Thank you notes are sometimes considered an irrelevant practice, but they are as important today as they were 30 years ago. Today’s culture is often very self-focused. Hollywood has an entire awards season filled with hundreds of thank-you speeches, but people are more likely to remember the designer of a starlet’s dress than the name of one person she thanked as she received her trophy.
Today’s blog post is written by Rebecca Gettelman who is a middle and high school teacher from the Midwest. She has been teaching for over eleven years. In this blog post, she shares her passion for getting students invested in their learning as an important part of her English Language Arts classroom.
But despite this, despite the social norm of claiming as much glory for yourself as possible, despite a society that seems to promote saying please and thank you solely in our kindergartens, genuine thank yous are incredibly important. Not only are they good manners, but they express gratitude and give value to those being thanked. They say, “I see you. I see what you did. I value what you have said and done. You are important.” And in a society where people feel increasingly isolated, lonely, and value-deficient, this is so important. Today I want to share with you the impact of three thank yous. (All names have been changed for the privacy of the individuals in these stories.)
Anecdotal: Thank-You Note Surprise
Teaching can be a fairly thankless job. In addition to long hours and constantly changing requirements, you get to be on the receiving end of angry/upset parent emails and teach a classroom full of young people who sometimes would rather be anywhere but there. Occasionally, something happens that makes it worth all the headaches and heartaches.
Several years ago a colleague and a good friend received a hand-addressed envelope in her school mailbox. It was letter from a former student. In it the student talked about what a difference she had made in their life and how because of her efforts, they were finding themselves not only capable, but very successful in high school math. The student said they just wanted to make sure his former teacher knew how important she was in his life and how much he appreciated her time and efforts.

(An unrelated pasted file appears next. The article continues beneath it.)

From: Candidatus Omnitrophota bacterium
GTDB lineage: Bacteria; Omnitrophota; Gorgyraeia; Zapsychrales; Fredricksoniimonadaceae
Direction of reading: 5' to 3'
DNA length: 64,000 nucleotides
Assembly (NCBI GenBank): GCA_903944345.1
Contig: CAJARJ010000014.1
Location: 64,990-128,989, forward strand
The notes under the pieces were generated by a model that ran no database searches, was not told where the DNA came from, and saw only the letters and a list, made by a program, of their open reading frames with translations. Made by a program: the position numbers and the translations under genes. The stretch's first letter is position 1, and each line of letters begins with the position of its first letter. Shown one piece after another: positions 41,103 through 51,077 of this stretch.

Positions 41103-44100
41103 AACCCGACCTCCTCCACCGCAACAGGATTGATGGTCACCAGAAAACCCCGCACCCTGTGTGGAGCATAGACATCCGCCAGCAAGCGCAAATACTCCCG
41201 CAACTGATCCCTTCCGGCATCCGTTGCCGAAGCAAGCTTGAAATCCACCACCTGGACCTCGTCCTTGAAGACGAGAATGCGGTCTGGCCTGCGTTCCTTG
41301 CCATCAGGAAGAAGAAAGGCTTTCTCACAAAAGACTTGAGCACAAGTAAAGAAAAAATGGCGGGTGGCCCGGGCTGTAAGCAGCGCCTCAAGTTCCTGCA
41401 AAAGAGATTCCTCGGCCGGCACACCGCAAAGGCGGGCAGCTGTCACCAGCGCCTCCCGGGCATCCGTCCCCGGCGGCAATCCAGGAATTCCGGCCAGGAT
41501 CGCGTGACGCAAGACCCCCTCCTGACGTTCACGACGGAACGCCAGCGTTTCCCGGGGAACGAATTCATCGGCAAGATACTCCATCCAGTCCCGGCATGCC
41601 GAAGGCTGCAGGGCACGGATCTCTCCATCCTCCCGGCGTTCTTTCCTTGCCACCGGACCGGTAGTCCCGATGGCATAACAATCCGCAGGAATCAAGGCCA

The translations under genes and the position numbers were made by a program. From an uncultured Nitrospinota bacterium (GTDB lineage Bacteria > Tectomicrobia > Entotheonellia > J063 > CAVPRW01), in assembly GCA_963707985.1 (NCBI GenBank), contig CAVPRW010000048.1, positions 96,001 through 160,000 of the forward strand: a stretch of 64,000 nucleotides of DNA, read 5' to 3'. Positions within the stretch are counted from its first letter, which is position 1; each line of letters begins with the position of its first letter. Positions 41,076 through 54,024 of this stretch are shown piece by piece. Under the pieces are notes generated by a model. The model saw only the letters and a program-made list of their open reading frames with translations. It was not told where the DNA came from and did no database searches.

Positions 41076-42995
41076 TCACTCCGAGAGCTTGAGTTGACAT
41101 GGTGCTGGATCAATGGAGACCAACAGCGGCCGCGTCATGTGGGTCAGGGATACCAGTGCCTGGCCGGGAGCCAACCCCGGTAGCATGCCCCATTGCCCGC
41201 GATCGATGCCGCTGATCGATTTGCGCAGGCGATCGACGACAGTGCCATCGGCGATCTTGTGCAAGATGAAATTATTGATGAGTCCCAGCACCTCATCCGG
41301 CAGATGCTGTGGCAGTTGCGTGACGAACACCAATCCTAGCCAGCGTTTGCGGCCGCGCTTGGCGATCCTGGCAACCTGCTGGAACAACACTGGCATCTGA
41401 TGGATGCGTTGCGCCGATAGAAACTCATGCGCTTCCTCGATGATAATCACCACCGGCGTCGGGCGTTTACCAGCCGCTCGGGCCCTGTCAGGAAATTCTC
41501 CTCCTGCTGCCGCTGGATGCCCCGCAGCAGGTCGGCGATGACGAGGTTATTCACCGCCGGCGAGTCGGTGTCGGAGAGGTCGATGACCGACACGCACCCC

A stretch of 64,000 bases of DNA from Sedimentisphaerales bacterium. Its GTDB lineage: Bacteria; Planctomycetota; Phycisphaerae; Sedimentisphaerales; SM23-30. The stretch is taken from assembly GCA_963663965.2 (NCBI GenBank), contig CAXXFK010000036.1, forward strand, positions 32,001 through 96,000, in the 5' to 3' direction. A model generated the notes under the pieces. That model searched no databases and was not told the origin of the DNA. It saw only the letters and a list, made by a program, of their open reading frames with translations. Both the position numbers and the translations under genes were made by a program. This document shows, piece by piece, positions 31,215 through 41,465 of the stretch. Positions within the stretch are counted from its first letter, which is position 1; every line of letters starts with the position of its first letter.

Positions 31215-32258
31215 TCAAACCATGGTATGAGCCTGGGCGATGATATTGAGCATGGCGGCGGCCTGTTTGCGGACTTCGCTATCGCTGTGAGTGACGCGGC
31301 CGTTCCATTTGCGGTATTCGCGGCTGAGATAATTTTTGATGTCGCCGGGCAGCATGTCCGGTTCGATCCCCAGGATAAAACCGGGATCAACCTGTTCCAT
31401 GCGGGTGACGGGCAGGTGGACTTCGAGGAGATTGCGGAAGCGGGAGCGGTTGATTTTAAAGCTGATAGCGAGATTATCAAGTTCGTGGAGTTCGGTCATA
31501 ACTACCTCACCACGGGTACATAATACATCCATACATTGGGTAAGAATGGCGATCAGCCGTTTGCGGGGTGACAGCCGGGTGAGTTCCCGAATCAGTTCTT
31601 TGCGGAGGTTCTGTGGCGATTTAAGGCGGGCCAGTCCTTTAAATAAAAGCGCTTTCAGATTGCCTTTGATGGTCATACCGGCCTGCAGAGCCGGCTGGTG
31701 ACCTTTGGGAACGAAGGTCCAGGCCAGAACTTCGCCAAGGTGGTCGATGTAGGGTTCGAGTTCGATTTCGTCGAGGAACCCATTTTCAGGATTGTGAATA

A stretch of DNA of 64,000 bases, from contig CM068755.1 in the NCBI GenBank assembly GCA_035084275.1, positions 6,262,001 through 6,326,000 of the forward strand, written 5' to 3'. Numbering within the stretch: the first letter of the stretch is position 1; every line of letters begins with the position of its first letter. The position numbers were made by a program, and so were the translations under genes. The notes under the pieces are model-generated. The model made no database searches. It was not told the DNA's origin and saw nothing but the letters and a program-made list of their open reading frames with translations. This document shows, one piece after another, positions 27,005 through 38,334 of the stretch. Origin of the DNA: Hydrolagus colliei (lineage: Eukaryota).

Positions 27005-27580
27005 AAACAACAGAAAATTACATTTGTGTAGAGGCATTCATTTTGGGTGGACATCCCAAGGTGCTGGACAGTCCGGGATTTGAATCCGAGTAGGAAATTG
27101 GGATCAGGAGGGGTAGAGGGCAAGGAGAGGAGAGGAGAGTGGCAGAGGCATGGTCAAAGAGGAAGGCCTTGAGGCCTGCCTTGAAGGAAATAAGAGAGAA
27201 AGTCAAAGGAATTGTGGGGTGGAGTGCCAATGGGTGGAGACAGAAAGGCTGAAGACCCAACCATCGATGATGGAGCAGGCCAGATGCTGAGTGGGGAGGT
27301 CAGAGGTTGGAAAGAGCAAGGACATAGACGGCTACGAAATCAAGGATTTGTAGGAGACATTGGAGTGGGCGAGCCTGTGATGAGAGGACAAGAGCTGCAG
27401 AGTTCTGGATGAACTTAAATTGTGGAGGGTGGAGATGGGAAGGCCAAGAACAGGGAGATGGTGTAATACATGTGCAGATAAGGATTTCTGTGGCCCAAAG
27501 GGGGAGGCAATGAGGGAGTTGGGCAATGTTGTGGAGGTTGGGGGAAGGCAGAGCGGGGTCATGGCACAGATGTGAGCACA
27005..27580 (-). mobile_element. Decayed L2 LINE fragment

Build time into your English classes either during the holiday season (Thanksgiving – Christmas) or during your end of the year activities to provide students with the time to write one or more thank you notes to people who have made a difference. Start with brainstorming a list of people your students could thank this year – i.e. coaches, custodians, other teachers, then teach them a formal lesson on thank you note writing. I have done this on plain lined paper, but this year I hope to remember to look around for discount blank note cards so the recipient of these notes feels even more special.
Anecdotal: It’s the Little Things That Matter
At the end of every year (or semester, if it is only a semester-long class), I ask my students to fill out an evaluation of me. One of the questions I ask is, “What makes me a good teacher?” After one of my first years teaching, one of my students answered, “You obviously care about us and how we feel. You always notice when we are having a bad day, and say please and thank you to us. You don’t have to, but you do.”
Truth be told, even as I read that evaluation, I could not have told you one specific time when I said thank you to my students. I am sure I did (and do), and I believe that being polite is very important and try and model that to my students, but the daily pleases and thank yous are not particularly memorable to me. To this student though, they obviously made enough of a difference that she took the time to write about it when she didn’t have to.
So don’t forget that saying thank you can mean so much. To you, it might be a little thing, but to the person being thanked, it might turn around a bad day, give validation to an often thankless job, or even be something that is remembered years later. So get in the habit of thanking those around you for the small things they do. Whether you do it in person, in writing, or in some other way, thank you makes a world of difference. It is also important to thank your students when they have done something worthy of a thank you (i.e. being good for a sub, or volunteering their time) when students feel valued they are much more motivated to continue spreading kindness.
Looking for a way to encourage your students to thank those that make a difference in their lives? Try this Thank You Letter Writing Mini Unit activity.